Hilaire Belloc wore mourning garb for the rest of his life and kept her room as she had left it.


Hilaire Belloc placed a memorial tablet at the nearby Cambrai Cathedral.


Hilaire Belloc fell ill while on active service with the 5th Battalion, Royal Marines in Scotland.


Hilaire Belloc is buried in West Grinstead at Our Lady of Consolation and St Francis churchyard.


In 1937, Hilaire Belloc was invited to be a visiting professor at Fordham University in New York City by university president Robert Gannon.


In 1941, Hilaire Belloc suffered a stroke and never recovered from its effects.


Hilaire Belloc died on 16 July 1953 at Mount Alvernia Nursing Home in Guildford, Surrey.


Hilaire Belloc was buried at the Shrine Church of Our Lady of Consolation and St Francis at West Grinstead, where he had regularly attended Mass as a parishioner.


Jesuit political philosopher James Schall's Remembering Hilaire Belloc was published by St Augustine Press in September 2013.


At Balliol College, Hilaire Belloc served as president of the Oxford Union.


Hilaire Belloc went into politics after he became a naturalised British subject.


From 1906 to 1910, Hilaire Belloc was a Liberal Party Member of Parliament for Salford South.


The crowd cheered and Hilaire Belloc won the election, despite his Catholic faith.


Hilaire Belloc retained his seat in the first 1910 election but did not stand in December 1910.


Hilaire Belloc first came to public attention shortly after arriving at Balliol College, Oxford as a recent French army veteran.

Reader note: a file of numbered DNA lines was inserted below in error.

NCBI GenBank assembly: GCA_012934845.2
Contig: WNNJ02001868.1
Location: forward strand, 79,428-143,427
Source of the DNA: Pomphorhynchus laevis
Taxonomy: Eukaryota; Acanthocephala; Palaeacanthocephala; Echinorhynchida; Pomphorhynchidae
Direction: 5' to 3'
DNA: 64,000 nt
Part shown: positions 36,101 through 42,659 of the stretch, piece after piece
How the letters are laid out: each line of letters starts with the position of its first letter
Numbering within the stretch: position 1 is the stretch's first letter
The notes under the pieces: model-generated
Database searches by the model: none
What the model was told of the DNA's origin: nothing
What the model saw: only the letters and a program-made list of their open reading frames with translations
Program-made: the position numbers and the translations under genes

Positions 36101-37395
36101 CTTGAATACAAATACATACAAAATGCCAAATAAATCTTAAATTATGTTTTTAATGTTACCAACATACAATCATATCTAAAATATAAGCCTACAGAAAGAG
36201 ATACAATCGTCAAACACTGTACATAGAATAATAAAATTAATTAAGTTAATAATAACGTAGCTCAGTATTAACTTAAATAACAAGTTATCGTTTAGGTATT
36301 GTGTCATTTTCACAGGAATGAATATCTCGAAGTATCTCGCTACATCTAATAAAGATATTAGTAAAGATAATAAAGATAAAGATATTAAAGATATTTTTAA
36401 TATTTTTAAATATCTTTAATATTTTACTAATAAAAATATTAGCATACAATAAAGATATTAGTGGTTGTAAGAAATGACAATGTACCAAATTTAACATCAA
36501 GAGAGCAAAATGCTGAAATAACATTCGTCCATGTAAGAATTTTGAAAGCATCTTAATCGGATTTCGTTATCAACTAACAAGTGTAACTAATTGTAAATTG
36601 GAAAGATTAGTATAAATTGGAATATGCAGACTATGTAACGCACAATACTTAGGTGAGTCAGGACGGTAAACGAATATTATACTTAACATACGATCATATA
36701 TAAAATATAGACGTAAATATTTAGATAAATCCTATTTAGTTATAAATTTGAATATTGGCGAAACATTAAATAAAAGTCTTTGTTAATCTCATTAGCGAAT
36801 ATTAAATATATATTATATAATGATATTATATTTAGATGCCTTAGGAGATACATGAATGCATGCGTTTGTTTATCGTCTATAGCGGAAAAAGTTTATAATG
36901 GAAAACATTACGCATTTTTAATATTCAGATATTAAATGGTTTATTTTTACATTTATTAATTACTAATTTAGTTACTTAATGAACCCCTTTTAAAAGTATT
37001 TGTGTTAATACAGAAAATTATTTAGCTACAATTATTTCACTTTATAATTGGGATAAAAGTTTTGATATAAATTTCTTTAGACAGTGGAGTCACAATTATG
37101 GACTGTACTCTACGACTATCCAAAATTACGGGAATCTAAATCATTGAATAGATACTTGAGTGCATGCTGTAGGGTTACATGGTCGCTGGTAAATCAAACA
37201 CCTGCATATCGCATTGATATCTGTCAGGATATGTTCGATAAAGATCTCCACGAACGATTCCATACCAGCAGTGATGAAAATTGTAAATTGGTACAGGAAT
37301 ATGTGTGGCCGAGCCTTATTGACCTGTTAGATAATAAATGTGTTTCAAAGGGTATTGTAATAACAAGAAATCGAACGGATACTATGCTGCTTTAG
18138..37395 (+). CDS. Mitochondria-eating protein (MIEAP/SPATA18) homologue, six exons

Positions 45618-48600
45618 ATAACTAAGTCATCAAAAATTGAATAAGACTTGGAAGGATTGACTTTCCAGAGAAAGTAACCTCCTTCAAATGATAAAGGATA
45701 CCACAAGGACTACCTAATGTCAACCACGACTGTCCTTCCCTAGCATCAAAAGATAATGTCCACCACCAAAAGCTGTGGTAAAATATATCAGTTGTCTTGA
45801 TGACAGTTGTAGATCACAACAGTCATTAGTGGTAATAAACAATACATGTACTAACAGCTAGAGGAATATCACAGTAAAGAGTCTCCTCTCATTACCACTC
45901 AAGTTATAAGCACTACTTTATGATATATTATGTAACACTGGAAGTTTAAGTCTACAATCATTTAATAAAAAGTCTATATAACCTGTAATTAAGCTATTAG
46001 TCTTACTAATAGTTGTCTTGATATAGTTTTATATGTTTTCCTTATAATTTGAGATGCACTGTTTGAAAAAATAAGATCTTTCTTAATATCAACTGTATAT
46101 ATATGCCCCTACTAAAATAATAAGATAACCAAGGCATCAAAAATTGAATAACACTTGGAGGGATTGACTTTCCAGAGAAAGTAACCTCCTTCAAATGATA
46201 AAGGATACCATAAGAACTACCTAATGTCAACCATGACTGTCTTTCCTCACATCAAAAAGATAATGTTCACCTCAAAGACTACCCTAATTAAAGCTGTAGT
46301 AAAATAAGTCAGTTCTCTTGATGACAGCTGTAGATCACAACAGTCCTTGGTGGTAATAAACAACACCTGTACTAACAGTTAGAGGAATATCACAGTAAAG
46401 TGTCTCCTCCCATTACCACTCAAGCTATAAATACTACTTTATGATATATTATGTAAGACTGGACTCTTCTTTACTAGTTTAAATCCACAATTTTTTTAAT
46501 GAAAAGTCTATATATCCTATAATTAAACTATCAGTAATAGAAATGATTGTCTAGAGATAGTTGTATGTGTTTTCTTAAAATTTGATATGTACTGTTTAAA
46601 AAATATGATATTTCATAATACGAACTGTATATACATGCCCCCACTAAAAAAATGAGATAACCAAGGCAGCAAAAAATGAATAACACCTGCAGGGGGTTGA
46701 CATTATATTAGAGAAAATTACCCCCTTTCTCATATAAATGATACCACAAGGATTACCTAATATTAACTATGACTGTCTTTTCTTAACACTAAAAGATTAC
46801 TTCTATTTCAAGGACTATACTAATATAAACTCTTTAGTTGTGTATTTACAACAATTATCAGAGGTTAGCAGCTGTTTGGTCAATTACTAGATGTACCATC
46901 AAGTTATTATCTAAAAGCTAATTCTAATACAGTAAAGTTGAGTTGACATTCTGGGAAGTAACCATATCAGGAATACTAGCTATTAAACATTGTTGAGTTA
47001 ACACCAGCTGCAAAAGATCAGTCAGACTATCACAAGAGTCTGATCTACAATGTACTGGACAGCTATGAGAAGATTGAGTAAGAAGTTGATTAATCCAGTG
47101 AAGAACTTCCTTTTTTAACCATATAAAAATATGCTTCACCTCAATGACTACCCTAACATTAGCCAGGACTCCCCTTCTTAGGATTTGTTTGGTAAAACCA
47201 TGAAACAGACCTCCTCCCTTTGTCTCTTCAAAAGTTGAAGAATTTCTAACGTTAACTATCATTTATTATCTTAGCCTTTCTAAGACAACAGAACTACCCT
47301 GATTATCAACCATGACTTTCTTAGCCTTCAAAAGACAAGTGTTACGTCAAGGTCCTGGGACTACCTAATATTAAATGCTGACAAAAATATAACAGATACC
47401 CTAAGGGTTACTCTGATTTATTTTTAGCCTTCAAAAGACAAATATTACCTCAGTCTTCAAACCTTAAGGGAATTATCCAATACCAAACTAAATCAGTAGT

Hilaire Belloc won that debate from the audience, as the division of the house then showed, and his reputation as a debater was established.


Hilaire Belloc held his own in debates there with F E Smith and John Buchan, the latter a friend.


Hilaire Belloc criticised what he termed Wells's secular bias and his belief in evolution by means of natural selection, a theory that Hilaire Belloc asserted had been completely discredited.


Wells remarked that "Debating Mr Hilaire Belloc is like arguing with a hailstorm".


Hilaire Belloc's review of Outline of History observed that Wells's book was a powerful and well-written volume "up until the appearance of Man, that is, somewhere around page seven".


Not to be outdone, Hilaire Belloc followed with, "Mr Hilaire Belloc Still Objects".


Hilaire Belloc won many races and was on the French sailing team.


Hilaire Belloc sailed this for some years around the coasts of England, with the help of younger men.


Hilaire Belloc wrote over 150 books, the subjects ranging from warfare to poetry to the many current topics of his day.


Hilaire Belloc was closely associated with Chesterton, and Shaw coined the term "Chesterbelloc" for their partnership.


Hilaire Belloc was co-editor with Cecil Chesterton of the literary periodical the Eye-Witness.


In 1902, Hilaire Belloc published The Path to Rome, an account of a walking pilgrimage from Central France across the Alps to Rome.